Guatemala’s ‘2nd Biggest’ Meth Lab Points to Sinaloa Cartel Migration

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Authorities in Guatemala have discovered what they describe as the second biggest methamphetamine laboratory found in the country so far, in a case likely linked to the migration south of Mexico’s biggest meth producer: the Sinaloa Cartel.

The laboratory was found in a house in Pueblo Nuevo Viñas, in Guatemala’s southeastern Santa Rosa province. The house consisted of four rooms used for the production and storage of methamphetamines and amphetamines, reported Prensa Libre.

Thus far, anti-drug prosecutors have counted nearly one ton of amphetamines and over 350 kilos of meth from the site, which were found in more than 50 plastic barrels. Authorities also discovered precursor chemicals with packaging indicating they were from China and Bangladesh.

Based on the evidence found, authorities estimate approximately three tons of drugs were produced each month at the laboratory.

Investigators believe the drugs produced were sent to Mexico. The group responsible for the laboratory has not been identified, but one official said that three men with Mexican accents attempted to ward them off at the site.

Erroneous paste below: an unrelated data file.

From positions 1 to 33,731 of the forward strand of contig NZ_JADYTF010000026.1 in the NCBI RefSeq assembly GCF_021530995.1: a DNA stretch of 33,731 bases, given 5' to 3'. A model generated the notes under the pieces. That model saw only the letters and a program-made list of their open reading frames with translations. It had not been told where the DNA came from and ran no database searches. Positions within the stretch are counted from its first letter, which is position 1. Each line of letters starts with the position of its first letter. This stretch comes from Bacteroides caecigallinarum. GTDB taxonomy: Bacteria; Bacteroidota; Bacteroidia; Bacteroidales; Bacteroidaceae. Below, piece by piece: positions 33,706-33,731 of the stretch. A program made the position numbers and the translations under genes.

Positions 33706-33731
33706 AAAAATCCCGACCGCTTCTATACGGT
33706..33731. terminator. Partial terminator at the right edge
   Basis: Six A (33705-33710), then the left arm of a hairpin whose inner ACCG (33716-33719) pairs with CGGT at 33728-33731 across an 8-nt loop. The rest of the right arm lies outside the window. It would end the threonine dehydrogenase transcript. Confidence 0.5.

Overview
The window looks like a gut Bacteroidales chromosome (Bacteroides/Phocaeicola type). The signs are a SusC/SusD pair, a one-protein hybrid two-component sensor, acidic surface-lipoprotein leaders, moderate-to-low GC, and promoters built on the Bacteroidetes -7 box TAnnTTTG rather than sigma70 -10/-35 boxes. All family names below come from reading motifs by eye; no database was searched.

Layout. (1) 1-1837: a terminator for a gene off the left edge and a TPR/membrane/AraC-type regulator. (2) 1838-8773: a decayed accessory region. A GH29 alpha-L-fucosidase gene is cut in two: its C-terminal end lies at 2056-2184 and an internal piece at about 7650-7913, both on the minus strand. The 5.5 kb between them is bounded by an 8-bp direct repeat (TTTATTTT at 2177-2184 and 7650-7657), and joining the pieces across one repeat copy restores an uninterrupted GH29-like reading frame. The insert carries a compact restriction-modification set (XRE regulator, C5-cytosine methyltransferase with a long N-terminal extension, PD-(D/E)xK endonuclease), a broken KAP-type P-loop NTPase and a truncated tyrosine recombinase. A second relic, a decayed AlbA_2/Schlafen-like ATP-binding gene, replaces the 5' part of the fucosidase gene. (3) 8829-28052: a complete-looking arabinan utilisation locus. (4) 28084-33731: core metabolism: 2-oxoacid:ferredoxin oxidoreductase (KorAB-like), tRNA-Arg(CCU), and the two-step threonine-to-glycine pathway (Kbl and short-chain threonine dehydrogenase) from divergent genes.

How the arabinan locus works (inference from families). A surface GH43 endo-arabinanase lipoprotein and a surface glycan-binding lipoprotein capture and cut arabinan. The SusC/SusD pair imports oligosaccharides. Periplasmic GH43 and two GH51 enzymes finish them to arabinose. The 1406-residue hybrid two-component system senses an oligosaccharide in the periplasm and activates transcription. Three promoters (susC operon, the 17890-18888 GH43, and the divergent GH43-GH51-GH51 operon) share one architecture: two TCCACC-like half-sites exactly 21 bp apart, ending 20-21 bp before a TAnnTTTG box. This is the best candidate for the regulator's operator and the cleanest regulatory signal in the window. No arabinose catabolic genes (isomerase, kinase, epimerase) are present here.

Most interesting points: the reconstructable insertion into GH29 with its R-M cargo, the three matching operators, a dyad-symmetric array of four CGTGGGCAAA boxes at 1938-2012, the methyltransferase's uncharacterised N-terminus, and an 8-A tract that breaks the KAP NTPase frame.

The country’s largest synthetic drug laboratory to date was discovered in the Huehuetenango province in September 2012.

InSight Crime Analysis

Although investigators have not determined what drug trafficking group the laboratory belonged to, it is likely the seized narcotics were linked to the Sinaloa Cartel. The group is believed to be Mexico’s primary methamphetamine distributor to the United States and there are various signs it has shifted much of its production of the drug into Central American countries, particularly Guatemala.

SEE ALSO: Sinaloa Cartel News and Profile

One of the main reasons for shifting meth production has been increased restriction on precursor chemicals in Mexico, which banned imports of pseudoephedrine and ephedrine in 2008.

In addition to its geographic proximity to Mexico and the Sinaloa Cartel’s established presence there, Guatemala’s growing importance for meth production is linked to a major trade in precursor chemicals, many of which are smuggled from Asia. For the past several years, authorities in Guatemala have been seeing an increase in seizures of these chemicals.

Other Central American countries have also become involved in the trade. In late 2012, Honduran officials dismantled a synthetic drug production network reportedly linked to the Sinaloa Cartel, and El Salvador has also emerged as a precursor chemical hotspot.

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